Richard comes over after my sister’s bedtime, and the first thing he says when he walks into our apartment is “What a lovely home.” I snort, because we’re slobs. What does he like more, the dirty plates on the floor or the toast crumbs all over the counter? I didn’t clean because when my mom got home from work she’d know I’d been up to something. If she thought I had a boy over, she’d kill me.

“Sit down,” I say. I mean to sound like a gracious host, but it comes out like a demand.

Richard sits on the couch and I join him. He looks like his mom combed his hair in a side part for picture day. I follow the advice I read on a stupid website about being a good date and say, “So, tell me about you.”

“I live on Maple Avenue.”


“My dad owns the carpet store.”

“I don’t care about that stuff!” I say. I can’t help myself. He’s wearing a blazer. I’m wearing the same sweater I had on all day.

“I’m sorry,” he says, so nice it cracks my heart. “You like books, right? What’s your favorite?”

“A Feast of Snakes,” I tell him. After my dad moved out, I snatched it from the shelf so my mom couldn’t give it away. I knew how much my dad loved Harry Crews and figured he was trying to tell me something by leaving the book behind. My mom would never let me read it. So far, I’ve read it twice.

“I don’t know it,” says Richard. I sneak past my sleeping sister and grab the book, with Crews’ perfect messed-up face on the front, from its hiding place in our room.

“Here,” I say to Richard. “Read it to me.”

After a big Adam’s-apple-bobbing gulp, he says, “She felt the snake between her breasts, felt him there, and loved him there, the deep tumescent S held rigid, ready to strike.” He’s blushing but the words lull him and soon the blushing fades. When he gets to the part where Hard Candy arches her back and thrusts her pelvis while winking at Joe Lon, he slows down, his head nodding like each word’s a drug. Then he stops reading. His eyes are the lightest blue: I can see them so much better when he’s not smiling them thin. Their beauty makes me shy and I turn away, until a wind blasts my face.

“What was that?”

“I was blowing in your ear.”

“You missed. Want to try again?” I tilt my neck and pull back my hair. He bends close and blows, his breath now soft and arrowed just right.

“Should I do it to you?” I ask.

He jams his mouth against mine. His lips are chompy stones. I push him away.

“You kiss wrong,” I say. I mean, how would I know? Except, I know. I’ve read about it and thought about it and seen it on TV. I imagined a deep, sweet ache, but not upper gum pain.

“I’m sorry,” he says. “I’ll do better next time.”

He comes in for me gently. Our mouths move slow and fast at the same time, and I feel the sweet ache.

Then I feel an unsweet ache of Richard’s hand tangled in my bra strap.

“What are you doing?”

He turns redder than his hair. “I was just admiring your sweater,” he says. “It’s very nice.”

“That’s not what you were doing!” If he says what he’s doing, I’ll take off my sweater. I’ll take off my bra and let him lick me.

“You like chess?” he says.

I used to play chess with my dad, even though I don’t like it: too many rules. But I liked the careful way he spoke when he taught me, like he wasn’t just talking about chess but about life.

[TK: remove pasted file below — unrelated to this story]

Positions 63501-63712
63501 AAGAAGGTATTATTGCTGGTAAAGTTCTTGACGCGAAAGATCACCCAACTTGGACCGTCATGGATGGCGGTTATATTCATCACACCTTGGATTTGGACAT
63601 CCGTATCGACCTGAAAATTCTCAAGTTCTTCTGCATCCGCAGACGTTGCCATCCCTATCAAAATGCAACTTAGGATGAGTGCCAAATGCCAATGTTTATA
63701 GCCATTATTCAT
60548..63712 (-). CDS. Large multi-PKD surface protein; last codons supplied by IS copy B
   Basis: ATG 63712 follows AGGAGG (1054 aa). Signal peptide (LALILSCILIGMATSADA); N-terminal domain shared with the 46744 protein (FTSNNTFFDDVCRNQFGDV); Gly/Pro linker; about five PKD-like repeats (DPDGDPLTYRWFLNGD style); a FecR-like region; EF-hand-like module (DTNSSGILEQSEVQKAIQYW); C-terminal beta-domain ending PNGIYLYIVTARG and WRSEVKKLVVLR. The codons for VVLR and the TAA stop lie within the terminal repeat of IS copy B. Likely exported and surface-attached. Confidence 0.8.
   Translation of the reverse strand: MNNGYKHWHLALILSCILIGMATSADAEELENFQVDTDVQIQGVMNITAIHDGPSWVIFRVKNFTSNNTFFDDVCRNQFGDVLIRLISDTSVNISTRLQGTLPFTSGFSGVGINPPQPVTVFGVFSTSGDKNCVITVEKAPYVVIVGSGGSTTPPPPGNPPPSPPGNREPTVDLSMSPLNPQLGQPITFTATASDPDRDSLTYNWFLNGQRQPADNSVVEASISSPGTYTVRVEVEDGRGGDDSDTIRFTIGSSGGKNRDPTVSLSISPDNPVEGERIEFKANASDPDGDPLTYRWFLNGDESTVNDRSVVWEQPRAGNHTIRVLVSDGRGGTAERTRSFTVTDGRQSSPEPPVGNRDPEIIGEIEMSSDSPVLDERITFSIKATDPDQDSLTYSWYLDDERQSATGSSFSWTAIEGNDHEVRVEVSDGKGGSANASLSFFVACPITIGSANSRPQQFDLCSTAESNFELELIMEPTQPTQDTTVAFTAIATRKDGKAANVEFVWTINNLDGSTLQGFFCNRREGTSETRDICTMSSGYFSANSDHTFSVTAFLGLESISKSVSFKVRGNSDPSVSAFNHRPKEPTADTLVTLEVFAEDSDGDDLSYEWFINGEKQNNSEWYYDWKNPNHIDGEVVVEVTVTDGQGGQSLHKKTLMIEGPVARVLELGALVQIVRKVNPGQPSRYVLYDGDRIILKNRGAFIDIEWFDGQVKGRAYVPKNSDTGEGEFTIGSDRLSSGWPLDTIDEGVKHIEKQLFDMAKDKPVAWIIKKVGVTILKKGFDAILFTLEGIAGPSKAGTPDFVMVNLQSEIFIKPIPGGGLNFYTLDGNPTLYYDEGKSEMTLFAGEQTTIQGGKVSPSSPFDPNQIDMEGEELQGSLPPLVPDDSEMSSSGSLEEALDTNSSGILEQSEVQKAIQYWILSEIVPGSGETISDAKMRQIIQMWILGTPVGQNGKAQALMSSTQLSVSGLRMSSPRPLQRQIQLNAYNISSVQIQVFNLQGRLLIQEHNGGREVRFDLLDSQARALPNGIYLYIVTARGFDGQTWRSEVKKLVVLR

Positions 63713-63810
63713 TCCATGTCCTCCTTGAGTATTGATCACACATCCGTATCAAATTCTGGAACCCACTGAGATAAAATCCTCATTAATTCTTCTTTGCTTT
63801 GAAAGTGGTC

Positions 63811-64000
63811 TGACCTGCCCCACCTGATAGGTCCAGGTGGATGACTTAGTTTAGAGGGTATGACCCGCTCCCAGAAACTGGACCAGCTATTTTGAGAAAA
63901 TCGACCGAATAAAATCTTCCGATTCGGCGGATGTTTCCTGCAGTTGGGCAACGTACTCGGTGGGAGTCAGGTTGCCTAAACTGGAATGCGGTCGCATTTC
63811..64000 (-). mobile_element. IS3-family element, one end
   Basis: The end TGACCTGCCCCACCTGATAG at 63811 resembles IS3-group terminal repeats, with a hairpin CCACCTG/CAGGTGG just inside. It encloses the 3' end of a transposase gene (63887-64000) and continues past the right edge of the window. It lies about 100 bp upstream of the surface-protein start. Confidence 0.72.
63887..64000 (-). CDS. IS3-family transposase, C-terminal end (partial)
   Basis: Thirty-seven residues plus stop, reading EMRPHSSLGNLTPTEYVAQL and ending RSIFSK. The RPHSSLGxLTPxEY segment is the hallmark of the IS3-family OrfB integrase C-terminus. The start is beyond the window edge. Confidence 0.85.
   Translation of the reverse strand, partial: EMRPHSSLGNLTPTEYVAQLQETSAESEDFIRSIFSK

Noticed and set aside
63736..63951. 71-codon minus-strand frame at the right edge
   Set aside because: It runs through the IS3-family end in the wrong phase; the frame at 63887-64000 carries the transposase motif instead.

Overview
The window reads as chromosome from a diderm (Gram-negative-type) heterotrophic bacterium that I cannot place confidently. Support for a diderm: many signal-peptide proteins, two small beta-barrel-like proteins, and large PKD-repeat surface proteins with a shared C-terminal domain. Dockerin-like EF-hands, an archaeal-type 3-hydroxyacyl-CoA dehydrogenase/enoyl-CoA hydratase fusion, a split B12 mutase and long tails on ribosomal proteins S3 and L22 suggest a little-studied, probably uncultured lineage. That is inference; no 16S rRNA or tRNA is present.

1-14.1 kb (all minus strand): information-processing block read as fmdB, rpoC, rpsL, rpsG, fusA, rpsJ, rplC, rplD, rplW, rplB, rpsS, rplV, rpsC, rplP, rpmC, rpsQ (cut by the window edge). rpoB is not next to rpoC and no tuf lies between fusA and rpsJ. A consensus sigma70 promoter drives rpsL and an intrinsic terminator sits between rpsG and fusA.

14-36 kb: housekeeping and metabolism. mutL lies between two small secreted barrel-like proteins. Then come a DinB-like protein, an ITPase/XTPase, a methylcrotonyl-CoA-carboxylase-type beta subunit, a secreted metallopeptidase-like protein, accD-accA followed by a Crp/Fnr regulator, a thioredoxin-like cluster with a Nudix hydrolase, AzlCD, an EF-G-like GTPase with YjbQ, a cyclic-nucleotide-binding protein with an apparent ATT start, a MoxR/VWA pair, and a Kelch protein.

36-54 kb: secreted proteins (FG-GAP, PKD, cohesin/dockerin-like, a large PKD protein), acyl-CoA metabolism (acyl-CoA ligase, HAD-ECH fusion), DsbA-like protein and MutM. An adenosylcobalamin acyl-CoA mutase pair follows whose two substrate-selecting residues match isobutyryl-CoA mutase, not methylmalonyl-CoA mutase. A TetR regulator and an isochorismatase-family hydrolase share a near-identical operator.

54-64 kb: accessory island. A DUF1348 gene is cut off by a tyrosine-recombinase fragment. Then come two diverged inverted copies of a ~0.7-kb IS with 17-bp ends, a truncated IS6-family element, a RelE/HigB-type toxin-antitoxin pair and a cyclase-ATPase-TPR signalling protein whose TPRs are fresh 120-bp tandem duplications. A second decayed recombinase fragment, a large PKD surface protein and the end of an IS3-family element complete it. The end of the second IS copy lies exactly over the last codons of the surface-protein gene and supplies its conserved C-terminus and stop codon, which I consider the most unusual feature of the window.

He left without saying. He’d put on his coat that morning like it was just another day.

“I love chess,” I say. I find our crappy plastic chess set tucked high in our closet and we spend the rest of the night with a table between us.


The next day, when school gets out, my friend Sharla grabs my arm. “Did you have sex with Richard Carrigan?” she asks. “Everyone’s saying shit.”

I start to say “No,” but something stops me, a feeling wiggling through my chest. I hold the feeling there. I shrug and make my eyes look like they hold a sexy secret.

“Really?” she says. “No way!” She’s smiling like I gave her the best gift, exactly what she wanted but not what she expected.

I nod, matching her grin to the millimeter. I let her think what she wants. And I let myself think what I want and what I think is that sometimes lying’s the truest thing you can do.

I wonder if I’ll ever find true love, which Harry Crews defines in A Feast of Snakes as “putting it in your ass then putting it in your mouth.” Could I love the worst parts of Richard, swallow them? If my mom had loved the worst parts of my dad, maybe he wouldn’t have left.

I head for the bus. Along comes Richard, panting to catch up. “I’m so sorry,”
he says. “The guys, they made assumptions, and I let them. I’ll make it right.” I don’t know how a tall blue-eyed redhead can look like a puppy, but that’s what he looks like now.

“Don’t bother. What do I care what people think?” I feel it then, how I might live without caring. Maybe my dad left because he knew I could take it; he was training me to be fierce, like Big Joe trained his dogs in Feast of Snakes.

I press my lips to Richard’s, plunge my tongue in, make it slither. “See you later,” I say. And just like my daddy, I walk away.

Image by Amanda Tipton Photography
Image by Amanda Tipton Photography

Jennifer Wortman is a National Endowment for the Arts fellow and the author of the story collection This. This. This. Is. Love. Love. Love (Split/Lip Press, 2019). She lives with her family in Colorado, where she serves as associate fiction editor for Colorado Review and teaches at Lighthouse Writers Workshop. Find more at